Brinkmann, S. (2020). Etik i en kvalitativ verden. In Brinkmann, S. & Tanggaard, L. (red.) Kvalitative metoder: En grundbog. København: Hans Reitzels Forlag.

Tirsdag

09:00 – 11:00   Introduktion til det kvalitative forskningsinterview v/ Lene Tanggaard

11:00 – 13:00   Interview-variationer v/Lene Tanggaard

13:00 – 14:00   Frokost

14:00 – 15:00   Gruppediskussioner/-øvelser med udgangspunkt i formiddagens præsentationer og egne projekter.

15:10 – 16:00   Tilbagemelding til plenum

16:00 – 17:00   Evt. mulighed for konsultation for interesserede

Litteratur til dagen:

Kvale, S. & Brinkmann, S. (2015). Interview: Det kvalitative forskningsinterview som håndværk (3. udg.). København: Hans Reitzels Forlag(kapitel 6-9)

Tanggaard, L. (2007). The research interview as discourses crossing swords – the researcher and apprentice on crossing roads. Qualitative Inquiry, 13(1): 160-176.

Onsdag

09:00 – 11:00   Analysemetoder og læsning af kvalitative forskningsinterviews v/Svend Brinkmann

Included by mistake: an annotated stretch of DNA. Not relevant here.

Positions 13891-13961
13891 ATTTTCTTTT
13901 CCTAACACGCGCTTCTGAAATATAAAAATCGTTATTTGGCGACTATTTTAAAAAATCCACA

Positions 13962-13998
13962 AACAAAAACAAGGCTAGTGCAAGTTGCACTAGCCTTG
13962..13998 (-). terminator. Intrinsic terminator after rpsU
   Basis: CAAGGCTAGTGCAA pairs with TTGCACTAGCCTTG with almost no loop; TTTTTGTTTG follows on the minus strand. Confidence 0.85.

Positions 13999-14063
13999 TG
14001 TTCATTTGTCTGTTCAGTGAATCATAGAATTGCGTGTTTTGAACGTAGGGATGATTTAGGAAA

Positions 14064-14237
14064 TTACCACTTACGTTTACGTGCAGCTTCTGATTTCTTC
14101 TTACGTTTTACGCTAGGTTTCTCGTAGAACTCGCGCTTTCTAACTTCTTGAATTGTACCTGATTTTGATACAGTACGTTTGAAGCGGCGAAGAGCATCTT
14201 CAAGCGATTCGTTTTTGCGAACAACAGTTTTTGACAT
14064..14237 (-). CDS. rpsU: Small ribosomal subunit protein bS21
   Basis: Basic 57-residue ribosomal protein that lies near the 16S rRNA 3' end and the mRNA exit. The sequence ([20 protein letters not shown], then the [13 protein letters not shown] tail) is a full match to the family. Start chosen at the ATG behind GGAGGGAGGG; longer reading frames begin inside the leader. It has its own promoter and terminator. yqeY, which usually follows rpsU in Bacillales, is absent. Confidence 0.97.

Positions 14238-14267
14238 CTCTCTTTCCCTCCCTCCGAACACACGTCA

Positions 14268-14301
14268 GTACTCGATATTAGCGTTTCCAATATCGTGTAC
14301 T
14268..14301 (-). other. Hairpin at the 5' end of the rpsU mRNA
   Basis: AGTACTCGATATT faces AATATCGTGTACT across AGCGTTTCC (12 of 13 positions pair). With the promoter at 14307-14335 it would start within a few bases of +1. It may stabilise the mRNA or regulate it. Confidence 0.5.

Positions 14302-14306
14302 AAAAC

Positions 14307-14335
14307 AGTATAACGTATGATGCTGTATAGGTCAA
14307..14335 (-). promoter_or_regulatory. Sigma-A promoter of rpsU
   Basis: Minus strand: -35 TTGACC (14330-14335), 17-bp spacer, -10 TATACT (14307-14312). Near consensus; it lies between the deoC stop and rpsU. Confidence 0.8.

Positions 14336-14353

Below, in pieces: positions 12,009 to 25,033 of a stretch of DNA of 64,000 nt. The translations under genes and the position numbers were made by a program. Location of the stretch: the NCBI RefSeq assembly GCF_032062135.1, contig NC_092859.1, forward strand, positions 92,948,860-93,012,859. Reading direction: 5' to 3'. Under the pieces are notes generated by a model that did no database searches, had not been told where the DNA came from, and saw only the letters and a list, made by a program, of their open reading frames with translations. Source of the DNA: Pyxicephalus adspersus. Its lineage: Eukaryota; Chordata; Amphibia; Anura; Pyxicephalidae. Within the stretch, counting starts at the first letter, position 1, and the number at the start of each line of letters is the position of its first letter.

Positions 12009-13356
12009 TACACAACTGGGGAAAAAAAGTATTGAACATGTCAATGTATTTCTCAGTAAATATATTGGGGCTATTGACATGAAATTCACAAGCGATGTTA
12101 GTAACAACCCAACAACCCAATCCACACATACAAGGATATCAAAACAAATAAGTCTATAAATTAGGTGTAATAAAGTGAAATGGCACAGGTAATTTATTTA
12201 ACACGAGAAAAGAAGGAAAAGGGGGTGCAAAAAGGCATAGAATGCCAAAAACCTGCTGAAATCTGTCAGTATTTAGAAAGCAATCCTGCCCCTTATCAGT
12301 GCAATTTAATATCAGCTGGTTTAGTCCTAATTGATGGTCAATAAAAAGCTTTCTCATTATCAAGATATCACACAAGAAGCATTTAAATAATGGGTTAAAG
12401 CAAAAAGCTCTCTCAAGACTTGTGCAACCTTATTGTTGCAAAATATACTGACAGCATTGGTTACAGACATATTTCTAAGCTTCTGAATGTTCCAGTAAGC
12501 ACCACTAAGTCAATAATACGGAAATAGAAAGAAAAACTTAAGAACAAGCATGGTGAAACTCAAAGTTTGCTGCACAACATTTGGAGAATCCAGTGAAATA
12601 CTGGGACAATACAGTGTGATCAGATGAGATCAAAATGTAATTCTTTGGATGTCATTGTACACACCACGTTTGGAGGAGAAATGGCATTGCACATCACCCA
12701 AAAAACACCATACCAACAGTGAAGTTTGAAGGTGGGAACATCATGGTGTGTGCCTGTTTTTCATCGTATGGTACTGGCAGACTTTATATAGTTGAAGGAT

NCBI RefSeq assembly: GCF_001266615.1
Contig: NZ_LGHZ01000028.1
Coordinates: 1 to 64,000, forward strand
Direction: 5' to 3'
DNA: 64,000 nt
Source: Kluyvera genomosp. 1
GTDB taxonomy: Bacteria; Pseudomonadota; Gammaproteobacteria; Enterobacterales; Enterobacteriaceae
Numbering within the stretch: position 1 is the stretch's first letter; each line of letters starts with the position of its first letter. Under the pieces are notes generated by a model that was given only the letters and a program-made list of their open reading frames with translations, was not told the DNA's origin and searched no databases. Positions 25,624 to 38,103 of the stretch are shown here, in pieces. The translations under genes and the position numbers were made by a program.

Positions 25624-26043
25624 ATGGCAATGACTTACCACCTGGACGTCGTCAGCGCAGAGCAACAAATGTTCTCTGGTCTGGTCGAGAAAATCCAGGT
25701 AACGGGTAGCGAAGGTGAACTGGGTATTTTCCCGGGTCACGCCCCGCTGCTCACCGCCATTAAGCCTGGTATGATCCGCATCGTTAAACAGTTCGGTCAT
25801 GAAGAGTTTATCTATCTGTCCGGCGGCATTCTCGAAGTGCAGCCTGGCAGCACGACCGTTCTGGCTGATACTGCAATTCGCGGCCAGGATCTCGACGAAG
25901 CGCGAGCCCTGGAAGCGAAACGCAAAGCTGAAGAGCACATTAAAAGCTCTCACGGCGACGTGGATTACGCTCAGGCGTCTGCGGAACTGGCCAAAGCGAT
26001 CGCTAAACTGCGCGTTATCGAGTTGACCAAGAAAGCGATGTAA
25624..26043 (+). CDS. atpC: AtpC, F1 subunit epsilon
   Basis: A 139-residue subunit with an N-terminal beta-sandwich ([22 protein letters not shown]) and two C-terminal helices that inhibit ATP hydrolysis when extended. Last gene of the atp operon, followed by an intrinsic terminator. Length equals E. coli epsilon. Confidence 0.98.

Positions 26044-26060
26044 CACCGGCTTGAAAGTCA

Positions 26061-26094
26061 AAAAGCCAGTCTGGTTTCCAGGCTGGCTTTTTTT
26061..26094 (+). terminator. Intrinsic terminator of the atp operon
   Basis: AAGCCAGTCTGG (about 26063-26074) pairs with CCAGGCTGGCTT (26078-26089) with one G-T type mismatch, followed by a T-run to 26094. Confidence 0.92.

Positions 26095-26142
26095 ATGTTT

11:00 – 13:00   Analysehåndværket v/Lene Tanggaard

13:00 – 14:00   Frokost

14:00 – 15:00   Gruppediskussioner/-øvelser med udgangspunkt i formiddagens præsentationer og egne projekter.

15:10 – 16:00   Tilbagemelding til plenum

16:00 – 17:00   Mulighed for konsultation for interesserede

Litteratur til dagen:

Kvale, S. & Brinkmann, S. (2015). Interview: Det kvalitative forskningsinterview som håndværk (3. udg.). København: Hans Reitzels Forlag. (kapitel 10-14)

Jacobsen, B., Tanggaard, L. & Brinkmann, S. (2020). Fænomenologi. In Brinkmann, S. & Tanggaard, L. (red.) Kvalitative metoder: En grundbog. København: Hans Reitzels Forlag.

Phillips, L. (2020). Diskursanalyse. In Brinkmann, S. & Tanggaard, L. (red.) Kvalitative metoder: En grundbog. København: Hans Reitzels Forlag.

Torsdag

09:00 – 13:00   Deltagende observation og etnografisk feltarbejde v/Lene Tanggaard

13:00 – 14:00   Frokost